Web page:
Ottawa is also looking to transition its multibillion-dollar medical supplies purchase program from pandemic panic buying to longer-term planning. It is seeking a private company to take over the logistics of ordering, receiving, storing and distributing millions of face masks, respirators, surgical gowns and other personal protective equipment every month.

A request for bids for a logistics co-ordinator was posted July 16. The government wants a supplier that can procure or provide temperature-controlled warehouse space near Toronto and Hamilton airports, another near Montreal and a third in either British Columbia or Alberta. The winning bidder needs to be able to handle 27,000 pallets of supplies each month, as well as 220 shipping containers from cargo ships, and another 400 cases of other goods.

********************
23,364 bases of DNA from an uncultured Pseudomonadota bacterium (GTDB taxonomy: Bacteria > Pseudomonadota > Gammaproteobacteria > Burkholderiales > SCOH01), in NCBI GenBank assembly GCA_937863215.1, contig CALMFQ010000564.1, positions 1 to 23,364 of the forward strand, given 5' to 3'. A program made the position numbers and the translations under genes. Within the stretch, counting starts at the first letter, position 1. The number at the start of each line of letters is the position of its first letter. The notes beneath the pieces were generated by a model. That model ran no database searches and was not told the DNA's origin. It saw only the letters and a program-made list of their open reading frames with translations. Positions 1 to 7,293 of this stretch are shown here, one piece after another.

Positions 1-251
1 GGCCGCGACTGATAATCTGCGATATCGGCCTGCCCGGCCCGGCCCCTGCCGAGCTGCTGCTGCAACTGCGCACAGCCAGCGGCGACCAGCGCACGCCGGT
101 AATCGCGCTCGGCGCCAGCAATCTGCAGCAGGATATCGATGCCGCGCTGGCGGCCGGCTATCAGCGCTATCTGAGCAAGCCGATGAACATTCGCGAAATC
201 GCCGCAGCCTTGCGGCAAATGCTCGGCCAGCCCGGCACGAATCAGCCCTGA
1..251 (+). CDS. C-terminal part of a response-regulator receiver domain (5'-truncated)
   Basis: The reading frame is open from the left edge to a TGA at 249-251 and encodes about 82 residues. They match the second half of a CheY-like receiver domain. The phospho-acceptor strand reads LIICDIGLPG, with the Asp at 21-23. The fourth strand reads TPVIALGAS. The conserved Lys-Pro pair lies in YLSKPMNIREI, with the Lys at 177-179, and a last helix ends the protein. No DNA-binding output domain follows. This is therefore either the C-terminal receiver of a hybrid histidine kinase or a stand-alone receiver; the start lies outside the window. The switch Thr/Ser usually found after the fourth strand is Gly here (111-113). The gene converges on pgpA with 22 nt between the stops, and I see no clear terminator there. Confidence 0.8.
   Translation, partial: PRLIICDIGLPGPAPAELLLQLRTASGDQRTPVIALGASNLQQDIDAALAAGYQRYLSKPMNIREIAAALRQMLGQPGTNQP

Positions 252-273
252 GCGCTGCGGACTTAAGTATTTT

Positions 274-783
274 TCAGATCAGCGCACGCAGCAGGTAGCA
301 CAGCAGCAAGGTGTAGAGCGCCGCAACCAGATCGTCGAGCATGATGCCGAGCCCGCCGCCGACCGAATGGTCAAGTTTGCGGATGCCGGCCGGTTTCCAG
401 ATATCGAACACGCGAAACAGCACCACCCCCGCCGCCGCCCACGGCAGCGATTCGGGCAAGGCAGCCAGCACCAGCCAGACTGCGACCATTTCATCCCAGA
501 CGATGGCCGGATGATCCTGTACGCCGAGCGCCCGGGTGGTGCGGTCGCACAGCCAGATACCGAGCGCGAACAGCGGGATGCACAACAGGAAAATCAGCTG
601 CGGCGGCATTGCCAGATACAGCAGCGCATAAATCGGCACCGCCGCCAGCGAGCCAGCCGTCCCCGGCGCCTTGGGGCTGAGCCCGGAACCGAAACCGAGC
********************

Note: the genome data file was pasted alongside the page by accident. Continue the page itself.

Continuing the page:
The frenzied global purchasing of COVID-19 medical supplies has dominated Public Services and Procurement Canada for months now.

Once described by Deputy Prime Minister Chrystia Freeland as the “wild west” of buying supplies, enormous demand for masks, gowns, gloves and hand sanitizer to respond to the pandemic turned into a season of Survivor in which governments needed to outwit, outplay and outlast others competing for the same goods.

The intensity of that process has relaxed slightly said Anand, but not enough that Canada is yet willing to disclose its international suppliers.

“We have to be careful not to put in jeopardy our supply chains,” she said.